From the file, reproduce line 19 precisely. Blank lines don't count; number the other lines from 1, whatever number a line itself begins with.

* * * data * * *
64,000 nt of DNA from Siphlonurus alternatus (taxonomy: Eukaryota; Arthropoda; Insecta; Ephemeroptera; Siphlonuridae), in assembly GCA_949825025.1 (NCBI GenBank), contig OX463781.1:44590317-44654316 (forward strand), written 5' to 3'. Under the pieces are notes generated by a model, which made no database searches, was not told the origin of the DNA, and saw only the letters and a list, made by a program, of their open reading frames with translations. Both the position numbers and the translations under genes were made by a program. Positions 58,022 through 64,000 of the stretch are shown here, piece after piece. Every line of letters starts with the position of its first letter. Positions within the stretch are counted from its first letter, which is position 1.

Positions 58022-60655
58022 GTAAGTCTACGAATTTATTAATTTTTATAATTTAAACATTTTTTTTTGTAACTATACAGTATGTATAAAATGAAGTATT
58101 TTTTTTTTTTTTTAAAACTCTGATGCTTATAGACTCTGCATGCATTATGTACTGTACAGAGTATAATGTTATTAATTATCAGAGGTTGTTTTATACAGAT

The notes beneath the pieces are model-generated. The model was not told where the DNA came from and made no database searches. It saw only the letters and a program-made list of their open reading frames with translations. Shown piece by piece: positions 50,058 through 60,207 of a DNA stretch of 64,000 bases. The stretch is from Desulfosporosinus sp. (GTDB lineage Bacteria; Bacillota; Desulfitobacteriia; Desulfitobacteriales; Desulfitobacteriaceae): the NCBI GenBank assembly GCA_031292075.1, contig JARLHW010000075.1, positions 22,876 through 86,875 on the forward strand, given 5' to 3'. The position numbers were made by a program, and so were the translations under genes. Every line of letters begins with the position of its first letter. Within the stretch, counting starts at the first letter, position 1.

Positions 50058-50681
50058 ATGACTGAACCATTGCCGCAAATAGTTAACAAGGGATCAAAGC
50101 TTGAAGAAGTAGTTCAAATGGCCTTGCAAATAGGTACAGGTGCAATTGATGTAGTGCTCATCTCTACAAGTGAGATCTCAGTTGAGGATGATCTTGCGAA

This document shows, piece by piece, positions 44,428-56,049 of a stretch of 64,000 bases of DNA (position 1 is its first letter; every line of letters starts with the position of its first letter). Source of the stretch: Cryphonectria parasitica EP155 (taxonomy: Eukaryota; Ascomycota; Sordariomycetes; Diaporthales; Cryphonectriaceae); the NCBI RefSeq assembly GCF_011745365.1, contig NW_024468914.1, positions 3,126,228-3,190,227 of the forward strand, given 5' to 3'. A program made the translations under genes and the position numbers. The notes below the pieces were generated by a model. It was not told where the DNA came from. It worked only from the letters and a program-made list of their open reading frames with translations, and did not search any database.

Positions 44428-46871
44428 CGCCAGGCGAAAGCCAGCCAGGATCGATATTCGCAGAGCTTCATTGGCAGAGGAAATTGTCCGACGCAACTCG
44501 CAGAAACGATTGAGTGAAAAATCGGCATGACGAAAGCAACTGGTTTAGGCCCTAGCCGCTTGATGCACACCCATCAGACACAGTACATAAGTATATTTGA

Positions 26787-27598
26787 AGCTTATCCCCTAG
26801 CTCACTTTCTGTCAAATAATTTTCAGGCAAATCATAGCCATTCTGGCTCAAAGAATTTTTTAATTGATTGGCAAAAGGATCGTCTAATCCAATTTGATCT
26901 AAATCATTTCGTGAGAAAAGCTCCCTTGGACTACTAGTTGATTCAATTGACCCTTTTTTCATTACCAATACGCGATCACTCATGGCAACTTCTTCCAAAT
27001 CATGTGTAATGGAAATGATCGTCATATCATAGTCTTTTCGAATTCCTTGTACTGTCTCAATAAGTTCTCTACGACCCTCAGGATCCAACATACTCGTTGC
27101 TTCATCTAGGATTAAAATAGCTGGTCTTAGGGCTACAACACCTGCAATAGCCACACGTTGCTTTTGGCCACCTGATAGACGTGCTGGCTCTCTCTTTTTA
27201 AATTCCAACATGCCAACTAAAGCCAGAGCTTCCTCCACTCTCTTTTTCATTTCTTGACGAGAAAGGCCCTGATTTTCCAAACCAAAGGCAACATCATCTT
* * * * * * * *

27201 AATTCCAACATGCCAACTAAAGCCAGAGCTTCCTCCACTCTCTTTTTCATTTCTTGACGAGAAAGGCCCTGATTTTCCAAACCAAAGGCAACATCATCTT